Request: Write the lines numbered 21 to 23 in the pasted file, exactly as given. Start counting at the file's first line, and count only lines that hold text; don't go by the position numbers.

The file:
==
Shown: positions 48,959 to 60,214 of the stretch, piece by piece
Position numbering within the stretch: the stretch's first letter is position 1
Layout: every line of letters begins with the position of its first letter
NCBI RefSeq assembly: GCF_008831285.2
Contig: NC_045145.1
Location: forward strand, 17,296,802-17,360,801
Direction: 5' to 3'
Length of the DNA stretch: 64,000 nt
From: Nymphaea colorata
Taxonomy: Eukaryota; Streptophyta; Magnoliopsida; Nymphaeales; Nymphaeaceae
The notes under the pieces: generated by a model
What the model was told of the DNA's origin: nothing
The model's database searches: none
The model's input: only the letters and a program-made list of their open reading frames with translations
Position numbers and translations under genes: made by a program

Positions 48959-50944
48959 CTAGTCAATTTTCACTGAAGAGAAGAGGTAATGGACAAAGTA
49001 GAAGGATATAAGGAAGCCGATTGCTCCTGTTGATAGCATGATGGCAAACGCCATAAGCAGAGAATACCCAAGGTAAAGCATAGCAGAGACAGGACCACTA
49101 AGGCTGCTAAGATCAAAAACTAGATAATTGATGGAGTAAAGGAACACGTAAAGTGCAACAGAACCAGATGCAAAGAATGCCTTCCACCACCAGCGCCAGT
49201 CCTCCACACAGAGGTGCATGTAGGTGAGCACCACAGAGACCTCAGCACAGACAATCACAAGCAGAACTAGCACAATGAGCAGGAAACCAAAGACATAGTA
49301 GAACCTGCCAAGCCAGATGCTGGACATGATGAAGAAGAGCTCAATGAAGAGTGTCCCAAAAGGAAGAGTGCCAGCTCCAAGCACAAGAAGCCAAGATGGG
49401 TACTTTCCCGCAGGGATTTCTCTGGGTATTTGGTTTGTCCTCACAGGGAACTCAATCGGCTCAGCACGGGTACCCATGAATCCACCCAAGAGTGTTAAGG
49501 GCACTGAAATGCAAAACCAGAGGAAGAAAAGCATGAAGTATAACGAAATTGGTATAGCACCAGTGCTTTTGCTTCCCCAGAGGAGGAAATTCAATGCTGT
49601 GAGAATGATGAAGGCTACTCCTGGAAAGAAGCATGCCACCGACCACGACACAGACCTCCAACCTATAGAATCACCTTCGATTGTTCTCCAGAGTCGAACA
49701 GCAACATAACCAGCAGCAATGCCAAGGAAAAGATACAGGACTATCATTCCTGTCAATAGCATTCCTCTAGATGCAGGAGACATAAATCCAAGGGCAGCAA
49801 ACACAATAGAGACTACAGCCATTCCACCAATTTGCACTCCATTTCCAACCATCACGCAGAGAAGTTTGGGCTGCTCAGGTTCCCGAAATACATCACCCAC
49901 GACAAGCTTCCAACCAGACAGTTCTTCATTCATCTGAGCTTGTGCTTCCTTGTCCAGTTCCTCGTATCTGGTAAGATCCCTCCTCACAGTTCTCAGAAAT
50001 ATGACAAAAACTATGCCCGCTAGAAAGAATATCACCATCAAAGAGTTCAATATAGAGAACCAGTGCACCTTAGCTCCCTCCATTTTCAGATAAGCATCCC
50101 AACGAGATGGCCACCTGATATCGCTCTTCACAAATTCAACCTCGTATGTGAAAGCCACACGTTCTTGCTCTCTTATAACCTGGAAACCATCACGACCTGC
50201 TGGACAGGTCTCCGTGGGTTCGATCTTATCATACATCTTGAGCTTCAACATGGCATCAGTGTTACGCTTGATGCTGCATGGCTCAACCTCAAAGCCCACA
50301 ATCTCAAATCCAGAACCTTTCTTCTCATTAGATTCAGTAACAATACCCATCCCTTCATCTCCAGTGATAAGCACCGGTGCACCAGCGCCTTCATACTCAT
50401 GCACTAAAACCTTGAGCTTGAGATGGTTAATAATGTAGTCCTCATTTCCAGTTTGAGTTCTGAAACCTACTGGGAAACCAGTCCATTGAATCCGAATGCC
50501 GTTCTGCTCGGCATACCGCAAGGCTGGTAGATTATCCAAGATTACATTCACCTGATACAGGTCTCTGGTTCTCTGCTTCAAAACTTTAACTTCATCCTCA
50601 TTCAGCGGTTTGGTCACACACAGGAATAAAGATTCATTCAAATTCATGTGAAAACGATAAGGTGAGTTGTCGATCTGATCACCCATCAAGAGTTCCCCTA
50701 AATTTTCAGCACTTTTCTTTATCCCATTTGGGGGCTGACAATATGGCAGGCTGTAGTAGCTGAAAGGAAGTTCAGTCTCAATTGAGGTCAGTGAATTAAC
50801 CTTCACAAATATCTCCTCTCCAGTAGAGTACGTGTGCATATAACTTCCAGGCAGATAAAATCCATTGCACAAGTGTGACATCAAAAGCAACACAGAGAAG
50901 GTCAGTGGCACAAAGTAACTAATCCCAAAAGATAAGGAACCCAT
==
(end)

49301 GAACCTGCCAAGCCAGATGCTGGACATGATGAAGAAGAGCTCAATGAAGAGTGTCCCAAAAGGAAGAGTGCCAGCTCCAAGCACAAGAAGCCAAGATGGG
49401 TACTTTCCCGCAGGGATTTCTCTGGGTATTTGGTTTGTCCTCACAGGGAACTCAATCGGCTCAGCACGGGTACCCATGAATCCACCCAAGAGTGTTAAGG
49501 GCACTGAAATGCAAAACCAGAGGAAGAAAAGCATGAAGTATAACGAAATTGGTATAGCACCAGTGCTTTTGCTTCCCCAGAGGAGGAAATTCAATGCTGT